Alas just when it looked like the missus and I had managed to wheedle out some leave time together to pay him a visit the global economy crashed. Bill's employers were not immune to the meltdown that hit the banks. And after weeks of turmoil and tension he was finally asked to suddenly move permanently to London. Off went Bill to a cozy two-bedroom two-bath place in Islington, just a few minutes walk from Arsenal football club's Emirates Stadium and around the corner from Holloway Road tube station.

Weeks later when we found that Emirates was giving away Delhi-London-via-Dubai return tickets at around Rs23,000 per person after tax we did not hesitate. Tickets were booked and Bill was immediately asked to set aside a sizeable portion of his 2008 bonus. Bill, dear loving Bill, did even better. He booked tickets for a football match, a West End musical, and even arranged for a local SIM and mobile phone.

(Remind me later to tell you why and how you boys must marry into a Punjabi family only.)

Later after some group gmailing the two week long trip became much more exciting. Since we'd be landing just before the long Easter weekend the first item on our agenda would be a three-day road-trip across Scotland. Edinburgh and Inverness would be the highlights. And joining us, yay!, would be a jolly group of eight friends, all bankers in London. None of them, let me assure you, had anything at all to do with CDOs, CMOs and sub-prime mortgages. I don't mix with those types anymore.

So where was I? Ah yes watching Kenneth Branagh as Wallander on the Emirates inflight entertainment thingie. Before the flight I had no idea that Henning Mankell's Wallander books had been made into a TV series. If you are one of the few people I haven't already forced to read Scandinavian crime fiction then I implore you to do so. Mankell is most good. But my favourites are the ten books of the Martin Beck series written by Sjowall and Wahloo. The husband-wife team produced delightful crime novels all set in the Sweden of the sixties. The books are all very grim with short days, long nights, grumpy people and overcast skies. Still they manage to be funny and utterly enthralling.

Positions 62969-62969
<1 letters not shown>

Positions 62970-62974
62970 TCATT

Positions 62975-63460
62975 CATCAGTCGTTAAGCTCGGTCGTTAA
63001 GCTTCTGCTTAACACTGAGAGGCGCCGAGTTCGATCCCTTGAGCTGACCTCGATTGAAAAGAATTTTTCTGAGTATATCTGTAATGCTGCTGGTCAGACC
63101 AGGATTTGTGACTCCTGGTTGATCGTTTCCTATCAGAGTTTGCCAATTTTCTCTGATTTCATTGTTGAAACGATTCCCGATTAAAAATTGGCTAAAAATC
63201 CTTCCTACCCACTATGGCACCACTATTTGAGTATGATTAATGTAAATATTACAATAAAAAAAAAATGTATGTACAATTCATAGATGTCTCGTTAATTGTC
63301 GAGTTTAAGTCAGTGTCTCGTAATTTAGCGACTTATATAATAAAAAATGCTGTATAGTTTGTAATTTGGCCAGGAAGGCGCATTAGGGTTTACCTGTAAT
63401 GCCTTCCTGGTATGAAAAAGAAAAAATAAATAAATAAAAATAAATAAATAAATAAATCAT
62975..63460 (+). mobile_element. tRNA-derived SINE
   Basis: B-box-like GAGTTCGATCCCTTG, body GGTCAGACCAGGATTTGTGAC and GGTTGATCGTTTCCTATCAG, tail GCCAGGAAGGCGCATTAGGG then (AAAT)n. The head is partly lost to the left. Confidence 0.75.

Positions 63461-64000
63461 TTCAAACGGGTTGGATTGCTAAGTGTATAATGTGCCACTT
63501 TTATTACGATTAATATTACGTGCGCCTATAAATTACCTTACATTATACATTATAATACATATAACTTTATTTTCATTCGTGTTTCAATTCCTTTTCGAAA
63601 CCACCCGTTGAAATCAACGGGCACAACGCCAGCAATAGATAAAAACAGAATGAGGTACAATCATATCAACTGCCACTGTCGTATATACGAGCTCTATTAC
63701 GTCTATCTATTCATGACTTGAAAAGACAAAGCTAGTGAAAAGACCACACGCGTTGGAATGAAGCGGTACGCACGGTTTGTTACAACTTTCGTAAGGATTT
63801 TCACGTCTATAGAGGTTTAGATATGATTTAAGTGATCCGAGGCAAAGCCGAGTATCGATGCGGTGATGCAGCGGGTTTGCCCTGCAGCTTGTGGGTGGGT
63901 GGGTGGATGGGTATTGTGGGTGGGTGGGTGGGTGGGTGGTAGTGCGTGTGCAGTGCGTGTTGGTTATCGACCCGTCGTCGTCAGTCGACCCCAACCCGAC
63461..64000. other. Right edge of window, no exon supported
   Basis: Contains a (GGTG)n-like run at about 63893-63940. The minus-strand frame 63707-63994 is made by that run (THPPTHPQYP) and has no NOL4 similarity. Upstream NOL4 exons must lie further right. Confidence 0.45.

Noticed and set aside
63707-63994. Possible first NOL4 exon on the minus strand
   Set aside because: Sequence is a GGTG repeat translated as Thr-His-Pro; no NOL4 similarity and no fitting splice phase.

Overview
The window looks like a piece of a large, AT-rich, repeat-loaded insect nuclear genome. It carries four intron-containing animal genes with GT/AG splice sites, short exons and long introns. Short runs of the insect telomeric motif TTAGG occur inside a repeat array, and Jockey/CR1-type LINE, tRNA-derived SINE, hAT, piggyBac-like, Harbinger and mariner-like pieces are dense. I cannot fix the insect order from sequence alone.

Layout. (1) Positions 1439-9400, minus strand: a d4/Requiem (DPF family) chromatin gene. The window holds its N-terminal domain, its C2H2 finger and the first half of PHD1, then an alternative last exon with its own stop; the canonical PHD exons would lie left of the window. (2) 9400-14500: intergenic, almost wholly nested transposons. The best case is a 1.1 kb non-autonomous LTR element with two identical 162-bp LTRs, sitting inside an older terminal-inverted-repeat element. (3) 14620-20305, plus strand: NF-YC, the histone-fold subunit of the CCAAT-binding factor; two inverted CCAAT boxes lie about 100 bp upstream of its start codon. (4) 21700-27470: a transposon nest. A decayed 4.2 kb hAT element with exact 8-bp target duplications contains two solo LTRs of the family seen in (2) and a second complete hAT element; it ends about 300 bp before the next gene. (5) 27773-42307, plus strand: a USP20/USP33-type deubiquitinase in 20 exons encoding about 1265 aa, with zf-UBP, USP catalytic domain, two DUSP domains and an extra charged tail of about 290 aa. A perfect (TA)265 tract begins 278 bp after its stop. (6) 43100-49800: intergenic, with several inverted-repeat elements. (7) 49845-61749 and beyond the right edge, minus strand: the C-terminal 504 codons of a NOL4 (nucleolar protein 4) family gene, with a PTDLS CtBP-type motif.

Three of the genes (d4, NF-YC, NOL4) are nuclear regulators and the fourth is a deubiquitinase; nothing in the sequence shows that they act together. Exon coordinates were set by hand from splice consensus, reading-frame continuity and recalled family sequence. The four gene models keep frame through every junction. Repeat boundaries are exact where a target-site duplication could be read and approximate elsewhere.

After one and a half episodes of Wallander I began to drop of to sleep and so switched the channel to audio tracks of Seinfeld stand-up. I had heard every single one before. Perfect background chatter, then, to fall asleep to.

The changeover in Dubai was smooth as butter. We deplaned, ran our shoes, belts and bags through an X-ray, did a quick circuit of a huge, shiny and impersonal Duty Free section before swiftly boarding the connecting flight to Heathrow.

A splinter of nostalgia shot through me as I picked up a copy of the Gulf News from a trolley outside the plane door. (NRIs nod in understanding please.)

And then in just a few minutes we were inside, the doors were pulled shut and I continued watching Wallander where I had left it off before.

Now I will spare you detailed narration of six hours of flight travel as I have to run right now. I just turned thirty years old a few moments ago and I am celebrating by cracking open a packet of Lindt dark chocolate to celebrate with the missus.

Do return in a day or to when we will continue on into Scotland and talk about the most complicated problem tourists face when they fly to the UK. Exactly... the Mensa puzzle device that operates the shower in hotel bathrooms.

Till then, as they say in the United Kingdom, ciao!

(By the way the people at GiveIndia do good work. Check them out. Click below. Go on.)